CIO Leadership, IT Performance

Has your career turned into Groundhog Day?

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“There is no way this winter is ever going to end, as long as this groundhog keeps seeing his shadow. I don't see any other way out. He's got to be stopped. And I have to stop him.”  - Phil from the movie Groundhog Day

 

In the 1993 movie Groundhog Day, Bill Murray plays Phil Connors, an egocentric Pittsburgh TV weatherman who, during a hated assignment covering the annual Groundhog Day event in Punxsutawney PA, finds himself in a time loop, repeating the same day over and over again. After indulging in hedonism and numerous suicide attempts, he begins to re-examine his life and priorities.  Following the movie’s tremendous success the phrase "Groundhog Day" has entered the vernacular as a reference to an unpleasant situation that continually repeats, or at least seems to.  Sound familiar?

A while back I got a call from the CFO of a large and successful publically held company in our area.  He and I had met earlier in the year when I led a strategic planning session for the board of another organization of which he was a member. When I was introduced at the session the introduction included a recap of my career as an executive and the transition I made last year from executive to consultant and professor.  He wanted to talk about planning for his transition to the next season of life.  He is in his late 50’s and has helped lead his organization through some trying times and some successful ones.  He is looking at working 3-4 more years and wants to make the best of those while planning for his next big adventure.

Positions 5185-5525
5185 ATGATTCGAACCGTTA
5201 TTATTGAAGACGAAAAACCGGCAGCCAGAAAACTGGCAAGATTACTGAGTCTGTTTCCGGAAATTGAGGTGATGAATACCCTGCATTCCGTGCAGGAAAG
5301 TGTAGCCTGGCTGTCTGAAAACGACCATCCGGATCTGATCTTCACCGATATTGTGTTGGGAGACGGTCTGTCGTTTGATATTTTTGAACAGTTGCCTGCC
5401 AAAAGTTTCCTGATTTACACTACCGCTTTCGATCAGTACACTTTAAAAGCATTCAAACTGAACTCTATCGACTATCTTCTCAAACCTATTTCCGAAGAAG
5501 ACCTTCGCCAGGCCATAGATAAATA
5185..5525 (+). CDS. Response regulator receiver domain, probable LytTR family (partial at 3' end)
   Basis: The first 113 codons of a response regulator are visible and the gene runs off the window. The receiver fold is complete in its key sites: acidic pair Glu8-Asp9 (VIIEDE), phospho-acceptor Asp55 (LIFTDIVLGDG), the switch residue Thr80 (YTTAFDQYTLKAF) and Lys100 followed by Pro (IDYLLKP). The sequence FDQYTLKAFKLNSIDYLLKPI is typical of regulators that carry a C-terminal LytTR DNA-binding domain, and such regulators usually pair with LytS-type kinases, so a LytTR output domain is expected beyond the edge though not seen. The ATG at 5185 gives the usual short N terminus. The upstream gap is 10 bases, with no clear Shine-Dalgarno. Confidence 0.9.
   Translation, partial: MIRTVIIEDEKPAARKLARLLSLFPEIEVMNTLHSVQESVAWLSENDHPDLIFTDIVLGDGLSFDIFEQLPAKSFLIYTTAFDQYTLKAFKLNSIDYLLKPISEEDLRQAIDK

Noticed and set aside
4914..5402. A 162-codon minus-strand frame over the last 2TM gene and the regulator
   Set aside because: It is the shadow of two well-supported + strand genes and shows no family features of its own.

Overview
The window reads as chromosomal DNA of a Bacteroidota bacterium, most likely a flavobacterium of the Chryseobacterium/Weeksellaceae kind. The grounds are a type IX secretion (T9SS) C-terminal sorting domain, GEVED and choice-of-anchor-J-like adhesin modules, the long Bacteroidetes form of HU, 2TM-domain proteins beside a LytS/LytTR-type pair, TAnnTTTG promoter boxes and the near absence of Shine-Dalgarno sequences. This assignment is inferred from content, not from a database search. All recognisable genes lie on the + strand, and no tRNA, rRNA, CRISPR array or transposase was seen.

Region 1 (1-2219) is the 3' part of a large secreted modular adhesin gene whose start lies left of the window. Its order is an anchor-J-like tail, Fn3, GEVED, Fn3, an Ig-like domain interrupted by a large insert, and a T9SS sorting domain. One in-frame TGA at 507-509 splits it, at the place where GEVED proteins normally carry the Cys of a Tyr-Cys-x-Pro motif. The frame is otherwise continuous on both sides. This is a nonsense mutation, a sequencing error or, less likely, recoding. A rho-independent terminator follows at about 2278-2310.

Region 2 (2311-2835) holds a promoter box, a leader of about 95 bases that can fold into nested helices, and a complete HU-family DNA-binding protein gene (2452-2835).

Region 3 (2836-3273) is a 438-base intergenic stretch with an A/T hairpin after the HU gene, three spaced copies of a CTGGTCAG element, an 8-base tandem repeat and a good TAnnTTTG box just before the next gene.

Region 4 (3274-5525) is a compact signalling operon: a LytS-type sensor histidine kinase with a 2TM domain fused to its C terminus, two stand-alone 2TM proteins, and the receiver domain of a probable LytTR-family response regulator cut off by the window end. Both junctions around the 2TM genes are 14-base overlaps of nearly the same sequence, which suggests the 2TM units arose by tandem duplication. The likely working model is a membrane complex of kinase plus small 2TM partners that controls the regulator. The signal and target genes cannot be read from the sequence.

We talked about the things he finds most rewarding in the various boards he serves on as well as the things in his career as a CFO that are especially rewarding.  After a few moments of silence as we ate our lunch he made a really insightful observation. “You know something,” he said. “I have just realized that, as I look back over the past five years, I haven’t had five years of experience, I’ve had one year of experience five times.”  As we talked it became clear that his greatest concern was that the final years of his career with the company would be more of the same.

We spent quite a while talking about that and we will likely talk more in the future but his epiphany set me thinking about the career trajectories of many people I know, including myself at one time, who find that they are no longer growing in their career.  They are good at what they do but they find themselves doing the same thing year after year.  They are stuck in a career version of Groundhog Day.

How do you break the pattern and get unstuck?  Here are a few suggestions.

Volunteer for something different- Look for places where you can use your time and talents to try out new things.  Within your company are there task forces or special projects or programs that would give you the opportunity to both contribute and learn and grow? Several years ago I volunteered to serve as an instructor and mentor in a new leadership development program my company was developing.  It turned out to be one of the most rewarding experiences of my entire career. You may also want to look at volunteer opportunities in your community or church where you can use your talent and experience in new and different ways and continue to grow and learn at the same time.